Dissect the Data Points

While this tool isn’t the end-all, be-all, it does mark the beginning of a pivotal shift from measuring outputs to measuring outcomes. Now your job moves beyond observing the correlation between media placements and the organization’s goals. What you should work on is how to dissect these data points to uncover deeper insights that can drive strategic adjustments.

For instance, analyzing the coverage timeline alongside website traffic may reveal that certain types of media placements—feature articles, interviews, trade articles, or product reviews—have a more significant effect on driving traffic or conversions. 

This nuanced understanding will enable you to refine your pitching strategies and focus your efforts on securing the types of coverage that align most closely with the goals.

Then, you can look for patterns in how different content types influence outcomes and tailor your owned media efforts to combine with the earned media results.

While this level of analysis requires a keen eye for detail and a willingness to delve into the data, in this case, AI can help you out. 

Use AI to Uncover Deeper Insights

If I upload the media coverage, Google Analytics CSV files, and the graphic from CoverageImpact to ChatGPT, I can ask it to do a correlation analysis. 

By doing this, it tells me that there is a strong positive correlation between website visitors and coverage presence. The correlation coefficient is approximately 0.894, which indicates a very strong relationship.

Now we can prove our hypothesis correct: media coverage positively affects website traffic. 

I can also ask AI to provide qualitative insights and determine the longer-term effect as we increase website traffic with media coverage.

The best part is that if you can access sales or conversion data, you can begin to correlate your efforts to the all-mighty dollar. Once you do that, the “what have you done for me lately” conversation disappears.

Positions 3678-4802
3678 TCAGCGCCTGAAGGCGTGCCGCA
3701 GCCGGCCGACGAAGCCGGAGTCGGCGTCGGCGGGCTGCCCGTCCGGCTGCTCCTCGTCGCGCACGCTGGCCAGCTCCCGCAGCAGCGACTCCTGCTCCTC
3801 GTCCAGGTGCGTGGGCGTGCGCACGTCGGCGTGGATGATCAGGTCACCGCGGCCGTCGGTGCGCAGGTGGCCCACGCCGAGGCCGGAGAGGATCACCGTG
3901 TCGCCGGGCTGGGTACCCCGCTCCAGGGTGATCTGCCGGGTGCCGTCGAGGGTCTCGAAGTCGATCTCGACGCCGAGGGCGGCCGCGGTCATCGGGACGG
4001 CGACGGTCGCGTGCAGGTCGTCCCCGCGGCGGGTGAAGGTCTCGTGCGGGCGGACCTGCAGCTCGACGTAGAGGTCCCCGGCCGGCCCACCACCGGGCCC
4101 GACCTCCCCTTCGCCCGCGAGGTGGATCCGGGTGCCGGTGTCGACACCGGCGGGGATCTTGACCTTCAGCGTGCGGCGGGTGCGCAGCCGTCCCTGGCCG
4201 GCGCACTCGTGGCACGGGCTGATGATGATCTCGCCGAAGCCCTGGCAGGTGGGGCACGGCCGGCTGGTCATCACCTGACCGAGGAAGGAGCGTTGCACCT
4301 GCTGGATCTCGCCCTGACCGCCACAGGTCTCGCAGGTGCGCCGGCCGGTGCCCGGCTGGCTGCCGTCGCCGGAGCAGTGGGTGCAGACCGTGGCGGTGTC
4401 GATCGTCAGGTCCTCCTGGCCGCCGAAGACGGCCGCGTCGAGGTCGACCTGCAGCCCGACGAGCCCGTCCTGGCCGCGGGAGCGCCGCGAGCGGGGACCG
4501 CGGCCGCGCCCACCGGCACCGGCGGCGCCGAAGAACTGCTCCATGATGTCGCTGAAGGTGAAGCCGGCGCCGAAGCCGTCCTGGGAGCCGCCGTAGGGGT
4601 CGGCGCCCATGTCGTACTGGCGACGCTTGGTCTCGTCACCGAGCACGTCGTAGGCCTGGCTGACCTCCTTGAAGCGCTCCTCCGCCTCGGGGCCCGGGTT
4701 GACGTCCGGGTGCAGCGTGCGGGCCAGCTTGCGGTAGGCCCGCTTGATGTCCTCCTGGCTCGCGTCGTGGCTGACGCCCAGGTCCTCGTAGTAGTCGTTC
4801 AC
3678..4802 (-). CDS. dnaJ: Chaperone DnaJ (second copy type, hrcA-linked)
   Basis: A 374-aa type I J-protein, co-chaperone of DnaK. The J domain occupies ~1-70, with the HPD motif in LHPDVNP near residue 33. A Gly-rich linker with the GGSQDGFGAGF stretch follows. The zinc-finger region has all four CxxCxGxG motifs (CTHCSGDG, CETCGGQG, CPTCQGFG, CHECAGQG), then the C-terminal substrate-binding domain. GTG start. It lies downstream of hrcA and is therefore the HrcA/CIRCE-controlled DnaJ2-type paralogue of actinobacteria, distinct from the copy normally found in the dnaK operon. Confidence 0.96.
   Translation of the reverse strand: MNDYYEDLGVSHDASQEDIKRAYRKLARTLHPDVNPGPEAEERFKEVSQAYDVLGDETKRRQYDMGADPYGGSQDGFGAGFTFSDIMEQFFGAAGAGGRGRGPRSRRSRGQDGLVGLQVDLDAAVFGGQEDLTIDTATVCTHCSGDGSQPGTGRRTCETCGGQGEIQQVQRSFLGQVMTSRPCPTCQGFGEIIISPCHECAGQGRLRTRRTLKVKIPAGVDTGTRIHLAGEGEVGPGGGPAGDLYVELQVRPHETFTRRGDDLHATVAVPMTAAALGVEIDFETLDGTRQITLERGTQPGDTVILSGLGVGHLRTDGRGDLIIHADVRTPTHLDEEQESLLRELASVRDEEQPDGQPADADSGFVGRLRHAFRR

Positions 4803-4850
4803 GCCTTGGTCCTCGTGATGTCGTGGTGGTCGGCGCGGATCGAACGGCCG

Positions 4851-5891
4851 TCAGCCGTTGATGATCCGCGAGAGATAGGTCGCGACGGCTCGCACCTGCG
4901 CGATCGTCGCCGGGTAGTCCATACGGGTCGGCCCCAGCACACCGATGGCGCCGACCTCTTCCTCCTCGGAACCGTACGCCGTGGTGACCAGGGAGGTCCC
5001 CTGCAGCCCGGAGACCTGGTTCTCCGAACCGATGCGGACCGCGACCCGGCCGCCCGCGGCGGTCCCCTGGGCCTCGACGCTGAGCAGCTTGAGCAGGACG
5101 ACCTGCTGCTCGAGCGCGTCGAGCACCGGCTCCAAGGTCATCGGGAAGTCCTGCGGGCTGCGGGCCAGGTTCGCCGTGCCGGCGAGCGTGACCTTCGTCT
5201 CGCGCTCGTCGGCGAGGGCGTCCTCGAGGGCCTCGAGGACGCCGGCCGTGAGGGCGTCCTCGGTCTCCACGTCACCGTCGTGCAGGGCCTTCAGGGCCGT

PR Becomes a Business Necessity

Harnessing the full potential of tools like CoverageImpact propels PR into a strategic role that directly correlates with achieving business objectives. This advancement will enable us to make data-driven decisions before launching a campaign.

Imagine the advantage of predicting how a specific story placement could influence market perception or customer behavior weeks or even months in advance.

Now put that on steroids as we integrate the other media types to provide a full look at all facets of the PESO Model. This integration will enhance our PR measurement capabilities and clarify how our work affects the organization’s growth. It’s about building a cohesive narrative across all channels that amplifies our message and drives measurable outcomes.

This evolution will also open the door to more sophisticated stakeholder engagement strategies, where we tailor our communications to address their specific interests and needs, resulting in higher loyalty and trust.

As Long As You Stay Curious

The journey toward advanced PR measurement is an ongoing process that requires curiosity, innovation, and a willingness to embrace new technologies. Our role is to continuously explore these tools, adapt our strategies, and contribute to the conversation around PR measurement. 

By doing so, we prove the value of our work and drive forward the success of our organizations.

Gini Dietrich

Gini Dietrich is the founder, CEO, and author of Spin Sucks, host of the Spin Sucks podcast, and author of Spin Sucks (the book). She is the creator of the PESO Model and has crafted a certification for it in partnership with Syracuse University. She has run and grown an agency for the past 15 years. She is co-author of Marketing in the Round, co-host of Inside PR, and co-host of The Agency Leadership podcast.